Alphabet’s autonomous driving unit Waymo will start selling short-range sensors it developed for its self-driving cars to third parties.
The company has developed three different types of LIDAR systems – sensors that measure distance with pulses of laser light.
It will begin by offering one LIDAR unit, dubbed Laser Bear Honeycomb, to select partners. The Laser Bear Honeycomb is the same sensor around the bumper of Waymo’s self-driving vehicles.
Simon Verghese, Head of Lidar Team, said in a blog post:
“Our custom lidars have been instrumental in making Waymo the first company in the world to put fully self-driving cars on public roads.
“Now, we are making these sensors available to companies outside of self-driving — beginning with robotics, security, agricultural technology, and more — so they can achieve their own technological breakthroughs.
“Today, we’re announcing that one of our 3D lidar sensors, which we call Laser Bear Honeycomb, is available to select partners.”
The Honeycomb has a vertical field of view of 95°, a 360° horizontal field of view and a minimum range of zero – it can see objects right in front of the sensor.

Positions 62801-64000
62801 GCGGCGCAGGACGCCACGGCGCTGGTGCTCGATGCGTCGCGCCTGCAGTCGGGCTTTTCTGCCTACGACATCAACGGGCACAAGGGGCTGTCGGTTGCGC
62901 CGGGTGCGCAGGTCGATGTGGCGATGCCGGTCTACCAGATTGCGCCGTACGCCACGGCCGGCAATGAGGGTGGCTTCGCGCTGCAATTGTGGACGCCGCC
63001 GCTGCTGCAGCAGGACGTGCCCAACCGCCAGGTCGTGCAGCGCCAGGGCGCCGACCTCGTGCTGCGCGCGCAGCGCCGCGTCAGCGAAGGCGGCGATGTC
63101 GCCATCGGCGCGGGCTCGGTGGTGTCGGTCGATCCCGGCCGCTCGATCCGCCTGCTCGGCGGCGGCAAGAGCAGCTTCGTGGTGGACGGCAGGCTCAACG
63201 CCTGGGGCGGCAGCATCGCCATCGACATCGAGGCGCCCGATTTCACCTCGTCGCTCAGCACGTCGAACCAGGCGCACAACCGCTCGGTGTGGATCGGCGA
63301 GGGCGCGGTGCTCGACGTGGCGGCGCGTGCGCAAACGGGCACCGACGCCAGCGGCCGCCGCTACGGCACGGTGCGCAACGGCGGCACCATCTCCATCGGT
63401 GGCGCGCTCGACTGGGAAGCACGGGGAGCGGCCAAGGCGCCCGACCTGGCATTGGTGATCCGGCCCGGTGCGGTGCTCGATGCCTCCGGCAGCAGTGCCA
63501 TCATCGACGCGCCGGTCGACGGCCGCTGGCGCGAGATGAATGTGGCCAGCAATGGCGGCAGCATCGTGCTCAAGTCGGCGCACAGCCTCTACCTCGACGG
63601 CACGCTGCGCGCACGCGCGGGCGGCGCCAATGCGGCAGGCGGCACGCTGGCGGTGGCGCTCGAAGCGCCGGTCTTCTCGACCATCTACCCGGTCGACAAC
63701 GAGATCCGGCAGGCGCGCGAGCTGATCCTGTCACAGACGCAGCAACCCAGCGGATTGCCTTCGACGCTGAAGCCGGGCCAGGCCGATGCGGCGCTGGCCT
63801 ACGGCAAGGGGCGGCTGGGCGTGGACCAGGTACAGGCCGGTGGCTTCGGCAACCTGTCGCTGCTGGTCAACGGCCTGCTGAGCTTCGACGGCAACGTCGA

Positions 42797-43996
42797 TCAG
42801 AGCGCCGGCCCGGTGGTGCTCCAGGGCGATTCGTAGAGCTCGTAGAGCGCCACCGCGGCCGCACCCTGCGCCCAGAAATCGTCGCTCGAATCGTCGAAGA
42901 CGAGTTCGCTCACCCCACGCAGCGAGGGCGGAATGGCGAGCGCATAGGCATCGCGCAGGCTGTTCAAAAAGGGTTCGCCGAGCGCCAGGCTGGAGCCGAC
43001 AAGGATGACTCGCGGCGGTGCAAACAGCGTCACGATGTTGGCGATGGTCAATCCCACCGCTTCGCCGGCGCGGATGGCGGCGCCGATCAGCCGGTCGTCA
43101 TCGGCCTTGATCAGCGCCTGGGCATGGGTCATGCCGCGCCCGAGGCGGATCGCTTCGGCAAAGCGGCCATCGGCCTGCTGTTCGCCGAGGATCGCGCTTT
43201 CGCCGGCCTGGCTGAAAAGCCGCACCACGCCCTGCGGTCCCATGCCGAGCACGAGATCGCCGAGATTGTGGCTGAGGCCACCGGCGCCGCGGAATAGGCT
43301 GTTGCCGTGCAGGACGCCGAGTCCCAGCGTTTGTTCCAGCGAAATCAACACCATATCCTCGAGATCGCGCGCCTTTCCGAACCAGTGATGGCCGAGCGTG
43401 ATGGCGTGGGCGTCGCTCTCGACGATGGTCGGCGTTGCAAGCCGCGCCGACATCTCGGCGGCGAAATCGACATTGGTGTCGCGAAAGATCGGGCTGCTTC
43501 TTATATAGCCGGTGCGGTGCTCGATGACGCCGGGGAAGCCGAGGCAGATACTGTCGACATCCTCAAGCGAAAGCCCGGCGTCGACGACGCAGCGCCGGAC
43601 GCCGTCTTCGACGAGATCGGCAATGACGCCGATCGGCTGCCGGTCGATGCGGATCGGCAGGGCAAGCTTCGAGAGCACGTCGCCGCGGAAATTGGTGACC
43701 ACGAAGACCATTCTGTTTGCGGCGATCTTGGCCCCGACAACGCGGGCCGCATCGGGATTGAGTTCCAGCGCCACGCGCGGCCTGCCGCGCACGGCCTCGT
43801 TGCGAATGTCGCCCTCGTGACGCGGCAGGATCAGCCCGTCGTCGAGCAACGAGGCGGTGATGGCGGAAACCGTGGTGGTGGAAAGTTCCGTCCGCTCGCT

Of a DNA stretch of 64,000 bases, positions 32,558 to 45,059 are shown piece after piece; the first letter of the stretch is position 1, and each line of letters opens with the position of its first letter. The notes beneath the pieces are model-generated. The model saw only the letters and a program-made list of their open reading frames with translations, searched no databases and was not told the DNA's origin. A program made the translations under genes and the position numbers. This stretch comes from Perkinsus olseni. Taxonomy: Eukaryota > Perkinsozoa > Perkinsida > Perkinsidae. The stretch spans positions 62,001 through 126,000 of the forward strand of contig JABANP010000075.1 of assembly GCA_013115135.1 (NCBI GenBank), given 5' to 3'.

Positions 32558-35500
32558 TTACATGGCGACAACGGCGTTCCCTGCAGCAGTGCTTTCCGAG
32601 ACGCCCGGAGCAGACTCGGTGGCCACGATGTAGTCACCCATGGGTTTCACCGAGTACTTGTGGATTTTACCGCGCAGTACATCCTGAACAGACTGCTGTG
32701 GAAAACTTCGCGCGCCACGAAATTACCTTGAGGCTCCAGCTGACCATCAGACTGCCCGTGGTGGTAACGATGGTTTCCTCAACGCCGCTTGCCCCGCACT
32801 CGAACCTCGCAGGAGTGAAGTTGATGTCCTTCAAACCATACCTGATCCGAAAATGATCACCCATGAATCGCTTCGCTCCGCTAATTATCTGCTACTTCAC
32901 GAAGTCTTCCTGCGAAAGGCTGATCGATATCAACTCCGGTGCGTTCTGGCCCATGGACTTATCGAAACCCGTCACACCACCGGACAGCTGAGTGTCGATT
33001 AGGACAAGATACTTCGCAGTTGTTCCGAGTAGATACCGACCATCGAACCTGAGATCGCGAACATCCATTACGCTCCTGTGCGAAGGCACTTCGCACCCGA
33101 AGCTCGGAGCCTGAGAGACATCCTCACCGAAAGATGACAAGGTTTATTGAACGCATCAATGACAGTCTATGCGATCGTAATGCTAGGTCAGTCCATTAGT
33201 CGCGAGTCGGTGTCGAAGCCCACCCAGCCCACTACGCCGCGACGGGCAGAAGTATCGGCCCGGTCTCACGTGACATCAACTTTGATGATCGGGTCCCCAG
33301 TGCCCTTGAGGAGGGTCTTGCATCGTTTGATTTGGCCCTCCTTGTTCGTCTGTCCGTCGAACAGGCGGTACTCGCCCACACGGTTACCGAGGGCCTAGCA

The Honeycomb sends out a pulse of light that “can see up to four different objects in the laser beams’ line of sight.”
“Offering this Lidar to partners helps spur the growth of applications outside of self-driving cars and also propels our business forward,” Mr Verghese said.
“We can scale our autonomous technology faster, making each sensor more affordable through economies of scale.”
Waymo didn’t provide information on pricing for the Honeycomb.
According to Bloomberg, the most similar product currently on the market is the VelaDome short-range LIDAR which sells for around $4,000 for a single sensor (half that when bought in bulk). Velodyne, maker of the VelaDome, says it expects to sell over 10,000 units of the sensor this year.